Tennis News: Simona Halep and Carlos Alcaraz

  • People really wanted to find Halep guilty
  • Alcaraz getting his own show

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Simona Halep was recently freed from her initial four-year ban for testing positive for the banned substance Roxadustat. Her sentence was reduced from four years to nine months after her appeal was upheld by the Court of Arbitration for Sport. As she had already served nine months, she was free to begin playing tennis immediately. She is set to return at the Miami Open beginning in a week.

But one might assume, if Halep's attorney is correct, that the International Tennis Integrity Agency very much wanted Halep to be found guilty. The attorney, Howard Jacobs, recently told Sports Illustrated that the ITIA spent a ridiculous amount of money trying to find a way to save face and have Halep's sentence not be reduced. The amount of money could have eclipsed $2 million.

In an exclusive interview with Jon Wertheim, Jacobs admitted Halep's case was complex. He also proclaimed her innocence. To be fair, the CAS did not completely do away with Halep's suspension; they merely shortened it. Had Halep only served five months she would have still had to serve four more months.

The ITIA seems to not like Simona Halep and Carlos Alcaraz goes Netflix

Jacobs told Wertheim, "The case became super, super complicated. I can't even imagine how much money (the ITIA) spent prosecuting it. Cannot even imagine. I'm going to say it's at least $2 million because they had so many experts and they had so many lawyers and everything was fought."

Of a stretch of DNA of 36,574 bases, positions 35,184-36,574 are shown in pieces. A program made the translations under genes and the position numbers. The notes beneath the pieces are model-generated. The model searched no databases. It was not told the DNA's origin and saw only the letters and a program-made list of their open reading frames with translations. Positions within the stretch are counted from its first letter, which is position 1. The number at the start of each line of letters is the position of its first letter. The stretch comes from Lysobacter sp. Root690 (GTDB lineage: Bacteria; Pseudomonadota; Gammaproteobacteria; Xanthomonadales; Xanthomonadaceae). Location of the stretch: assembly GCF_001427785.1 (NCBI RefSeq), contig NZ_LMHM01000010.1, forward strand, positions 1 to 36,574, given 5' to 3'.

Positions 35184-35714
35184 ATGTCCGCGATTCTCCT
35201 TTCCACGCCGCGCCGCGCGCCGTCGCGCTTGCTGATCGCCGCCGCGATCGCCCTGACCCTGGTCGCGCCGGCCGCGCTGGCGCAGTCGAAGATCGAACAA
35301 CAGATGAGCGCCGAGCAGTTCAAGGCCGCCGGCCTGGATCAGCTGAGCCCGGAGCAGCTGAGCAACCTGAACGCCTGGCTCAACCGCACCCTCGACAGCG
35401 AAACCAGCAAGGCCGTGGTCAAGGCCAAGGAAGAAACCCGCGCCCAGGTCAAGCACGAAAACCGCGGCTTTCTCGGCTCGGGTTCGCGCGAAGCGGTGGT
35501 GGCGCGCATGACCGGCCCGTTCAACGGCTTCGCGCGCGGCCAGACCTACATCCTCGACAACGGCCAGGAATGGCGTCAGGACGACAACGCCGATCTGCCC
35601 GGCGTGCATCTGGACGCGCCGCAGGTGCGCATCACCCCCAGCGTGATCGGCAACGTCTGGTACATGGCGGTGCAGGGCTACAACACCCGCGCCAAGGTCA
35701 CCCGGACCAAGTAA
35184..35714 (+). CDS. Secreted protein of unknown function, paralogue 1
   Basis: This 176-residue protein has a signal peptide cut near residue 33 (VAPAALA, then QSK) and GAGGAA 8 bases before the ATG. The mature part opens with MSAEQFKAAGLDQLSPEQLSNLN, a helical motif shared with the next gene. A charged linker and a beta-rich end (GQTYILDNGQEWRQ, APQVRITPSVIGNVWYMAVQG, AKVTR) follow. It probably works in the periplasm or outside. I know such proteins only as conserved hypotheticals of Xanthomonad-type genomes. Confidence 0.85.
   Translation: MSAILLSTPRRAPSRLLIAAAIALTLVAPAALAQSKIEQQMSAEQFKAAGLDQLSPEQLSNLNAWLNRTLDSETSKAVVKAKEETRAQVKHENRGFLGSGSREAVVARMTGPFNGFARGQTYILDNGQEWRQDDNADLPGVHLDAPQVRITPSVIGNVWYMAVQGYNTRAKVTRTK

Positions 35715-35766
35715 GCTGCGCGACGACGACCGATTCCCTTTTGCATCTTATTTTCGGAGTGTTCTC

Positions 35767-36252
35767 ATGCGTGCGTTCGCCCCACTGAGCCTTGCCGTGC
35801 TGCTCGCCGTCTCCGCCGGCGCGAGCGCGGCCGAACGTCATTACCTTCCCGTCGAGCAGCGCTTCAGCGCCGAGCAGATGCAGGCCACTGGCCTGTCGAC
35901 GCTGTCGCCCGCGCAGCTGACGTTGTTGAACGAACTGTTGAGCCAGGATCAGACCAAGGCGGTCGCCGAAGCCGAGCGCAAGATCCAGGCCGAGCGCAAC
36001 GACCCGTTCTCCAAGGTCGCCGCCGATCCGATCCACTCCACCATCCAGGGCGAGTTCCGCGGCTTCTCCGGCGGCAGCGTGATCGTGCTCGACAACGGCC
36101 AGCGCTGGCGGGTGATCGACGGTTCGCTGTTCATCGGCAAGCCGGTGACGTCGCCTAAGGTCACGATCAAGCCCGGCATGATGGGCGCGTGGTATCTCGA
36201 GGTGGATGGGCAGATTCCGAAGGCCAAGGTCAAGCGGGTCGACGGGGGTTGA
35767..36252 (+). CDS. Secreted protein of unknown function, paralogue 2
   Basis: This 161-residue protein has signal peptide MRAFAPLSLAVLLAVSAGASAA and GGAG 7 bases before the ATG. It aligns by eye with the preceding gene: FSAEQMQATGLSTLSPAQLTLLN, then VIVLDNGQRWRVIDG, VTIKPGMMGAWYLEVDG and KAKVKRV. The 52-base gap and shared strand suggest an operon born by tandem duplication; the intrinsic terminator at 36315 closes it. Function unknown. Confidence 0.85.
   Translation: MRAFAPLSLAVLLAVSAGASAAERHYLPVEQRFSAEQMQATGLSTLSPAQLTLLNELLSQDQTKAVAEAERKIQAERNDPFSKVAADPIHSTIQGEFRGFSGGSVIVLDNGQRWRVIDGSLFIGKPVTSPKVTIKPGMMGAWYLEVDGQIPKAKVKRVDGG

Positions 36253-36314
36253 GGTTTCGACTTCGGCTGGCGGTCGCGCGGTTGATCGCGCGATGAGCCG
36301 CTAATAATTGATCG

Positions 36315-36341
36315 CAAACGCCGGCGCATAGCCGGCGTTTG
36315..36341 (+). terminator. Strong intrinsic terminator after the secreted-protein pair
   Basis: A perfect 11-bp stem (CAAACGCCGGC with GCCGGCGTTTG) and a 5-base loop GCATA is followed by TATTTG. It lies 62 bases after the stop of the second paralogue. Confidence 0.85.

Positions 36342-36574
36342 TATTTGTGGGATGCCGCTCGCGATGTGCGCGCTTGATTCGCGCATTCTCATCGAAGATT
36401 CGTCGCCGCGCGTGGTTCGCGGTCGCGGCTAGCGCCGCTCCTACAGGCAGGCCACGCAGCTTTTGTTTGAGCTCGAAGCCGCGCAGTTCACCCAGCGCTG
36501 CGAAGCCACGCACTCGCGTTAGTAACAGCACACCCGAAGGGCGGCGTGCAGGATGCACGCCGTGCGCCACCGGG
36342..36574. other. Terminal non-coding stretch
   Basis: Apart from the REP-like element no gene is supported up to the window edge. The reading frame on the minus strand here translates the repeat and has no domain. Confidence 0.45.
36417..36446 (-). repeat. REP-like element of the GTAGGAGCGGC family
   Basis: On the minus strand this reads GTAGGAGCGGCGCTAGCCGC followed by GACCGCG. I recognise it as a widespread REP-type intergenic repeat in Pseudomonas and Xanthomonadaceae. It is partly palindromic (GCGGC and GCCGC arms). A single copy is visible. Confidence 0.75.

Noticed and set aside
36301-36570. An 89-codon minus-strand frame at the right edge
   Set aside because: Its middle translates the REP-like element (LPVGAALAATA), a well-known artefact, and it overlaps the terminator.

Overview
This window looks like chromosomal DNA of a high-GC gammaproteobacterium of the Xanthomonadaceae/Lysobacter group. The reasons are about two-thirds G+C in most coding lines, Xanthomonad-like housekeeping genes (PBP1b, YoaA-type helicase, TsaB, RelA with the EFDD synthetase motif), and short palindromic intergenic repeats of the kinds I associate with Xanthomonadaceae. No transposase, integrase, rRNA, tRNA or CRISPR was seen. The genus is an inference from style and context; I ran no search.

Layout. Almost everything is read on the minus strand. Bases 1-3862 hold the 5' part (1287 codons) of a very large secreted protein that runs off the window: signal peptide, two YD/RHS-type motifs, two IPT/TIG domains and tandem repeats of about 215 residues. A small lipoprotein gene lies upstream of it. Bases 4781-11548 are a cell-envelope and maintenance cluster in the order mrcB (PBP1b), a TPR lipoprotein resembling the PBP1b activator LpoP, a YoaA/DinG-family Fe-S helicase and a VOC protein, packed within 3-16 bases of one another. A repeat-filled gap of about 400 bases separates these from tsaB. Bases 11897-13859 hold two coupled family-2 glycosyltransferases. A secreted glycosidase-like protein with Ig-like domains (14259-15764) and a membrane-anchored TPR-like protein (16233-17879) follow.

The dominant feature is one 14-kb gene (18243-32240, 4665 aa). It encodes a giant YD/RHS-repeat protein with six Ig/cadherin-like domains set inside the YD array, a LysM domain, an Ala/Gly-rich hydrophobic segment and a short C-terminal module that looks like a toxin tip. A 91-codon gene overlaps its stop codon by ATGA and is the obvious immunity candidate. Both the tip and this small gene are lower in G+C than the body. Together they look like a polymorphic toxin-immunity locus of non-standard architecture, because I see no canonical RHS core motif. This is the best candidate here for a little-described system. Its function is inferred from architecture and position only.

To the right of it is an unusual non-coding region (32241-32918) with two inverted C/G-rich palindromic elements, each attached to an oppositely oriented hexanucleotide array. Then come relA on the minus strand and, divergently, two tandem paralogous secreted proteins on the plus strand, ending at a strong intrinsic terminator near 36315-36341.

Speaking of money, Netflix has a bunch of it and the streaming service appears set on spending even more of their dollars on Carlos Alcaraz. Netflix just paid Alcaraz a large amount of money to participate in the Netflix Slam in which he defeated Rafael Nadal. Whoever is in charge of Alcaraz's public relations team obviously has a connection with the streamer.

I say this because Netflix and Alcaraz announced on social media on Thursday that a new docuseries about the player will be forthcoming in 2025. Let's hope for two things, though. One is that Netflix produces the show better than it did Break Point. The other is that Alcaraz rounds back into the same kind of form he had in early 2023. That could happen as soon as Sunday when Alcaraz plays Daniil Medvedev in the Indian Wells final.

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